One more consultant and one more discovery: the Castle floats on water.
It is a romantic thought, a floating Castle and as Ian dug the trial pits down in the cellar and broke through the mere 200mm of foundations, the blue clay seeped with St Helens spring water which now sits in little pools that my lovely black toads would be happy to live in. If I ever harboured any ideas of underfloor heating, or even of a dry cellar, they are out of the window. The house is best left undisturbed to sit on this dubious foundation and unstable substrata . So now, once the vast radiators are installed, we will live in our steamy atmosphere with the original floors intact . And I have always wanted to make Whisky, my favourite tipple, from this lovely water, could I do it in the cellar?
The St Helen’s springs cause endless fun here. Once the fish had gone to their new home, (as described in ‘A House of Consultants’ a few weeks ago) the pond was drained, the fountain removed and the plan was simply to fill it in. Instead we have unearthed a simple but nicely built Victorian bottle well, which is filled by the continual seepage from a nearby spring, the overflow discharging down into the Mill Pond below.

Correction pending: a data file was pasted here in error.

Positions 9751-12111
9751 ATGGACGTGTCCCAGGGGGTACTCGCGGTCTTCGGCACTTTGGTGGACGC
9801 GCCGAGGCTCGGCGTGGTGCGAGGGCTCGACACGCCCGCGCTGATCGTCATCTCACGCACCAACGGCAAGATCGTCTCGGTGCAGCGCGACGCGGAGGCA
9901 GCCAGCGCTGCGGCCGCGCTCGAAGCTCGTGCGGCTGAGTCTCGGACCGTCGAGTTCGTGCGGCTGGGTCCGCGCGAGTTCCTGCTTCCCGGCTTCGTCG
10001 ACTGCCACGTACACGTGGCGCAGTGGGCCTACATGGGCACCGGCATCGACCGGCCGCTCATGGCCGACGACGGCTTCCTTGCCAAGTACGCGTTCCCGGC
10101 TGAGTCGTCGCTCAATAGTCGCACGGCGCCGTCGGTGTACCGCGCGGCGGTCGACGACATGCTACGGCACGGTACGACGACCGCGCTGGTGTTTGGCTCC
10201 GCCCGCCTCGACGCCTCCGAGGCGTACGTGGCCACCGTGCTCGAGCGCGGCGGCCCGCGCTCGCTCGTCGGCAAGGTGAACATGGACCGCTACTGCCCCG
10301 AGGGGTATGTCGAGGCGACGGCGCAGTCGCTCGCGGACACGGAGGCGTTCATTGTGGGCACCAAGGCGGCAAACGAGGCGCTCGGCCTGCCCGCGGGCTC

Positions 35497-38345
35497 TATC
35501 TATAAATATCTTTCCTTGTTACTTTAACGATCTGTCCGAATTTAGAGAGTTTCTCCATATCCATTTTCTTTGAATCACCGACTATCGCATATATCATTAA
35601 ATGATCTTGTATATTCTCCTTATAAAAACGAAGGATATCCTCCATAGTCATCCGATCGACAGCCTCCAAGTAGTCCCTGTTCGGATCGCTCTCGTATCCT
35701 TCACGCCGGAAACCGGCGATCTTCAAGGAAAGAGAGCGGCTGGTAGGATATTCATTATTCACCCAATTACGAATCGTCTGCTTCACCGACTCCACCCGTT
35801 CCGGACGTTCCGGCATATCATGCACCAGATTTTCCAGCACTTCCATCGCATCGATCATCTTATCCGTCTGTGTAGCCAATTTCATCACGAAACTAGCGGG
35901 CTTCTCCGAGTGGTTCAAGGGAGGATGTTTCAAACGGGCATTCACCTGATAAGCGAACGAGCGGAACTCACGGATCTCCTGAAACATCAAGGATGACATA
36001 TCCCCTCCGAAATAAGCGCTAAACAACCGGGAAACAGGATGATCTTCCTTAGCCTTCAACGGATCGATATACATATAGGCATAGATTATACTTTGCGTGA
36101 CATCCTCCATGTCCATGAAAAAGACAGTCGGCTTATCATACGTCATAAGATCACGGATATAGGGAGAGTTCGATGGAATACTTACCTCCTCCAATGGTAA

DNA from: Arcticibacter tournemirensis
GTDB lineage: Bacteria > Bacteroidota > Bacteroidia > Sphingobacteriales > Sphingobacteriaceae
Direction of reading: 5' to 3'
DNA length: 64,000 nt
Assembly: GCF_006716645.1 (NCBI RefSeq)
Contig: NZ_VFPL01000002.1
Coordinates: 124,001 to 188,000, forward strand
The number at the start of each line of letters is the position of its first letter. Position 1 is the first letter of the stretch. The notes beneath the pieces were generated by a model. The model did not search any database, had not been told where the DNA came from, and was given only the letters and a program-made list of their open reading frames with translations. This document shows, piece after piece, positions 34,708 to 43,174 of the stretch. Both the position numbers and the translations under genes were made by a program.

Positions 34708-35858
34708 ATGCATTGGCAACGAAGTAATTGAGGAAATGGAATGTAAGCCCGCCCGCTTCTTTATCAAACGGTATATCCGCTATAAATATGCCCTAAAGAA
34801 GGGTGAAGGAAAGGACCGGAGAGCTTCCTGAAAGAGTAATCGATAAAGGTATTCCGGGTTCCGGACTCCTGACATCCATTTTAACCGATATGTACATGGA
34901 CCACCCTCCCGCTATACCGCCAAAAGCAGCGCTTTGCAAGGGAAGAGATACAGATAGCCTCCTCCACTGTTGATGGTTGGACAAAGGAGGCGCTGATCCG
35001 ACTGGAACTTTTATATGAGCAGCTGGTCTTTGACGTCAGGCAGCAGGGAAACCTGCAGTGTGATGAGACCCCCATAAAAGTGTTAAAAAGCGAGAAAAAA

But I have other plans for the well. The Castle will be my Villa Lante, where the height of the water at the top of the garden is used to power a series of Mannerist watery flights of fancy. I am not going for the dizzying heights of a crayfish waterfall, but I envisage, thanks to my new Bannerman bible bought on my recent holiday (I need a ‘Gin and Tonic’, also posted a few weeks ago), a ferny rill and plopping fountain at the centre of the fernery at the bottom of the garden, rill and fountain both fed by the fall of the water from the bottle well. It is a dream, a technical flight of fancy, calling, I should think, for another Consultant.
Meanwhile existing Consultants embrace with relish and querying glances my request for an exterior lit only by gas lights. Since visiting New Orleans, I too want that low, ambient flickering light that is that is so atmospheric in the French Quarter at night. The best gas lights are made there, but are not legal in the UK and I suppose it wouldn’t be right to buy American lights when gas lights are also made in the Crawley. I have only to satisfy myself that they are tweaked to my specifications: suitably distressed, with the twiddly bits removed. Then the way to my watery den will be suitably lit.